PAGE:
The depression was ever present. Like a toxic fog.
I knew I was walking through muck, wearing lead boots, under water.
Since I could not breathe, would not breathe, I could not even drown.
The component parts just lie there, at the bottom of the abyss.
I just could not believe that such bent and broken and twisted things, could belong as parts of me.
But what me?
So, I looked at them one by one.
The one advantage about being shattered and broken is that you can now rebuild yourself intentionally. Purposefully.
Tabula Rasa, but without complete emptiness.
I looked at my body all broken and never to be the same. Of course, I at first obsessed on all the things my now permanent handicap caused to be forever out of my reach. At first, that seemed like everything. After five surgeries, I left arm had the strength of a small child. The ulnar was forever broken. The bone graft had failed. It took a few decades to convince me that all was not lost, only some. I eventually found physical activities I could do, mostly right handed.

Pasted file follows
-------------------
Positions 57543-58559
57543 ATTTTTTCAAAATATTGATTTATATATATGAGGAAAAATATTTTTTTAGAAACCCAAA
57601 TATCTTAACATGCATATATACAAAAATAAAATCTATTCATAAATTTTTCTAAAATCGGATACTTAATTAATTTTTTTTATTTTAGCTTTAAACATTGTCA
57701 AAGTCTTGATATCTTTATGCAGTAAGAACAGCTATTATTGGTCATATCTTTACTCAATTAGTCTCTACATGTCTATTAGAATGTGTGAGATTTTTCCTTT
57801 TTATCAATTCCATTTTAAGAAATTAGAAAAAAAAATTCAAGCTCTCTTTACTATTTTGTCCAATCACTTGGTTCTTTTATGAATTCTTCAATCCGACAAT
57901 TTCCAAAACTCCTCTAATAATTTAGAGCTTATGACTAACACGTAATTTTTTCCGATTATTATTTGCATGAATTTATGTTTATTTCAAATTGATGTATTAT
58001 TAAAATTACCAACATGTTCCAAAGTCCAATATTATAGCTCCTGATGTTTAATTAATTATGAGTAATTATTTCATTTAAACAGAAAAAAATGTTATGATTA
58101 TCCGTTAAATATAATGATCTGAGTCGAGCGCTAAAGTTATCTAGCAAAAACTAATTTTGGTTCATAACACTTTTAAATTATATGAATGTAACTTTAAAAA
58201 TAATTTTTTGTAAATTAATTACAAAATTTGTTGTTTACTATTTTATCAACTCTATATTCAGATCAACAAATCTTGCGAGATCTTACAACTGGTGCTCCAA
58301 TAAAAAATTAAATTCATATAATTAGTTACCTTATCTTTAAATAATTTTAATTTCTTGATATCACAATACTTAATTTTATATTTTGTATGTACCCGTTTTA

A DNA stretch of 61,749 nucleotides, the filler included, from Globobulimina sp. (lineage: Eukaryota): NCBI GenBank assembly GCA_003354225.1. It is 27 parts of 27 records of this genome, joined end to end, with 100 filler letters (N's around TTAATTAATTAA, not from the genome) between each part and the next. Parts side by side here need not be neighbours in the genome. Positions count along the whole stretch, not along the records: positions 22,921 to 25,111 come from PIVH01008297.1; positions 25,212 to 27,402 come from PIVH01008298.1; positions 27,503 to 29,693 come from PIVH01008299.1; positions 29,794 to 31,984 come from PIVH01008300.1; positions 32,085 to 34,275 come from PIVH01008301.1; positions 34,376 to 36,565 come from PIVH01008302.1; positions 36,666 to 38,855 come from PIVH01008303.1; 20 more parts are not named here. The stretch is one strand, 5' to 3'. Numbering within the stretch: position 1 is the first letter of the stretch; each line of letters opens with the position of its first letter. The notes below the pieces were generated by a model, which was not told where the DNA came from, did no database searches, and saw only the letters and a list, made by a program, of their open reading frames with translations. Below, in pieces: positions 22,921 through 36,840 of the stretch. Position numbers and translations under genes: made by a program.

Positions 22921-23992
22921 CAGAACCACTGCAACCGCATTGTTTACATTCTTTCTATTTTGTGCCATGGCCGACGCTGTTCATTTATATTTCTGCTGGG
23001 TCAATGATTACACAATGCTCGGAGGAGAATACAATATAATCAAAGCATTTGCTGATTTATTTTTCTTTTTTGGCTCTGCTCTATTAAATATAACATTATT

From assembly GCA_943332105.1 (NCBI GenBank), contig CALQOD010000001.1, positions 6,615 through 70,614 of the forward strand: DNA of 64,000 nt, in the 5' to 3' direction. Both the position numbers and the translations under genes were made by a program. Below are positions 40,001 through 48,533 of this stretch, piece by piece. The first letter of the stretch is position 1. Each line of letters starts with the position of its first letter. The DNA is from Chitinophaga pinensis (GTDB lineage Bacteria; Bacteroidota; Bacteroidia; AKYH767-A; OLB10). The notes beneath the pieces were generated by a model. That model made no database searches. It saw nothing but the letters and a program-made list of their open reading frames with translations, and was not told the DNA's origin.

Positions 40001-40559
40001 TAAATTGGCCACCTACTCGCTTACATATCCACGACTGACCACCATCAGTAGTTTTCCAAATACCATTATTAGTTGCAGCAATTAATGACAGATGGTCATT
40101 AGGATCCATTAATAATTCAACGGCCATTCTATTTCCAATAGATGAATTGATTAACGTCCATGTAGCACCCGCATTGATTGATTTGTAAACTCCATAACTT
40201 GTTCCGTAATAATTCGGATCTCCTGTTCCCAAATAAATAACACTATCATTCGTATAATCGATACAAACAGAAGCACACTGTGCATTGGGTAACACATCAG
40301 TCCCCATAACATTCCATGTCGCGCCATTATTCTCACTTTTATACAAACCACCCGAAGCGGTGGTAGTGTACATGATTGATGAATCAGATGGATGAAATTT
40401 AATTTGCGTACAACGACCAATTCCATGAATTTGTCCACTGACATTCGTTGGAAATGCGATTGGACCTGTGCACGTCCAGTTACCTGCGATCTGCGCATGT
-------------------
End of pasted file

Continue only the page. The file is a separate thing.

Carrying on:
I looked at my mind that was numbed by prescription narcotics. I knew that I had to stand at the crossroads of hopeless addiction or face the pain both physical and psychic with out the chemical numbness. I did this in a house without any other human beings present. For two months I isolated myself, only letting family members bring me food and take my dirty laundry to be washed and returned.
It was during those two months I embraced old and dear friends. I made a companion out of a stack of my classic book collection, including the Christian Bible. Plato and Thoreau and Emerson and a few others became my only friends in those two months. I rebuilt my mind using the intellectual bones of souls long dead. It seemed safer that way.
At the end of the two months I was no longer under water. The lead boots and the mud remained.
I next had to face my anger at God for allowing such a thing to happen to me. I was after all, a very good pew sitter. I went to church almost every Sunday. Gave generously to the collection basket. What more was I supposed to do?
Then I remembered those words which spoke of my coming back for some divine purpose. My focus was no longer on why it happened but on what should and could and would happen next.
I forgave God for forsaking me.